For as long as a hundred of us remain alive, we shall never consent to submit to the rule of the English. For it is not for riches that we fight, or for honour, but for freedom alone, which no good man loses but with his life.
We can still RISE, NOW, and BE the NATION aGAIN-
The last I imagine belted out raucously by a large group of drunken men, in Brazil, perhaps, if only we had qualified. My eyes get a wee bit moist, though not enough to spill over. This is mine, it speaks to me, for these are my people and my roots, and if it is us against them I am always with Us. Scots.
But then this is mine, too: We shall fight on the beaches, we shall fight on the landing grounds, we shall fight in the fields and in the streets, we shall fight in the hills; we shall never surrender. I decided to search for “We shall fight them,” and of course this came up first. How could it not? Because we never did consent to submit, we entered a partnership freely, and recently both Prime Minister and Chancellor of the Exchequer were Scots. David Cameron, though English, has Scots antecedents. Tony Blair went to school in Edinburgh. We are stronger, united. This is my country, one country, Chilterns and Grampians, Edinburgh and Manchester.
It is a mean and paltry thing, remembering the one battle that we actually won, seven hundred years ago. Great fun for a day or two, perhaps, but- have we moved on? Just a wee bit? The lives of most Scots would not be greatly different under Edward II of England, or Robert de Bruys, another Norman lord.
Scots consider the Independence referendum with a hard head, and know that even if we could up anchor and sail to the Mediterranean or the Baltic or wherever, it would be a poor bargain. “Better Together”, the campaign to say “No, thanks” surges ahead in the polls. Whether or not we could get back into the EU, that is where we will trade, and despite Cameron’s recent bungling our voice is stronger as a British voice.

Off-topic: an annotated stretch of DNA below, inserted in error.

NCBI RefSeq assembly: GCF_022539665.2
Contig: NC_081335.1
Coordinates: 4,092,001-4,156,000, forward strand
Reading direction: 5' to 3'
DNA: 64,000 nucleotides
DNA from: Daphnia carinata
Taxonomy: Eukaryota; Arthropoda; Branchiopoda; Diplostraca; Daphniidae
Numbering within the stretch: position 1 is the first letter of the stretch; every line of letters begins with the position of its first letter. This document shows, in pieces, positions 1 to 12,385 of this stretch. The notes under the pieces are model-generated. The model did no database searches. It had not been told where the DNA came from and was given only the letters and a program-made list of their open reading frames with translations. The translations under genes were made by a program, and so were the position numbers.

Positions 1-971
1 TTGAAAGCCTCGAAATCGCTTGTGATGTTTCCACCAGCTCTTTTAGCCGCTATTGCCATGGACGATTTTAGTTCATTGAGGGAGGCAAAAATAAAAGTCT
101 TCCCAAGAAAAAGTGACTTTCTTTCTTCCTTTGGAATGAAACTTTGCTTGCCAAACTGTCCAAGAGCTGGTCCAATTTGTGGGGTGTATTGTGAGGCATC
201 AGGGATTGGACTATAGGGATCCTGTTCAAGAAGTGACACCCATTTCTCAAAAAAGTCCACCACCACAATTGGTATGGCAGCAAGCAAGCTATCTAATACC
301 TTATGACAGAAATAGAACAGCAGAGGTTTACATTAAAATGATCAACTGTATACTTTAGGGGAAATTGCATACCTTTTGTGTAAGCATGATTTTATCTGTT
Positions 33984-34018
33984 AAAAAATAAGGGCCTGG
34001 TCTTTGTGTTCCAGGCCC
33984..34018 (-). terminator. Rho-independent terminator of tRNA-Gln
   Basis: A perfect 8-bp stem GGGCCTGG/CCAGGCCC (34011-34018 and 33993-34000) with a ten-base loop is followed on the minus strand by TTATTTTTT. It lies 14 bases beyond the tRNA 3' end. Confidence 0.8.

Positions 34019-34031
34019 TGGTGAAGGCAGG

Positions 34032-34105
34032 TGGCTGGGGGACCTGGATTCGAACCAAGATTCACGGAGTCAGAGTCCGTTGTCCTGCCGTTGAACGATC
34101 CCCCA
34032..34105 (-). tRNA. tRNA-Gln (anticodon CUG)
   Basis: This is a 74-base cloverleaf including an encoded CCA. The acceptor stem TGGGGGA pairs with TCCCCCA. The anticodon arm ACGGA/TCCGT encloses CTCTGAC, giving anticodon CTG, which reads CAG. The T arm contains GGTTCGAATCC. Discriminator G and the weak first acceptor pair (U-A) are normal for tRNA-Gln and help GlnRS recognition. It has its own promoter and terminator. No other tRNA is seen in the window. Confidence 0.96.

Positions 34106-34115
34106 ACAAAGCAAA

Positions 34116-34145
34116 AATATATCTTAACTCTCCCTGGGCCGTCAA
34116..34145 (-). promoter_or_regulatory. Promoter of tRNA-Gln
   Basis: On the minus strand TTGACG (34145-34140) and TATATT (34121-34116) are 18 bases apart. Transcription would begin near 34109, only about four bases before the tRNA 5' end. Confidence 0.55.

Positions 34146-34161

I was never more consciousness of foreignness in my country than when cycling south out of Belfast I saw a wayside pulpit reading “No fire escape IN HELL”. The English have a softer Christianity than the Scots, less Reformed. Then again the only bit of Welsh grammar I know is that the imperative is formed by the ending -iwch, the w being a vowel, close to an English oo sound. As Welsh is an official language, signs must be bilingual. On the North Wales coast I saw a sign about dog poo, exhorting owners to “bag it and bin it”, and the translation was “bagiwch a biniwch”.
We transcend our foreignness. I go to a place with a different character when I cross the English border, but it is still my country, and both would be lessened if we called the other foreign. And the Ode to Joy stirs my heart too.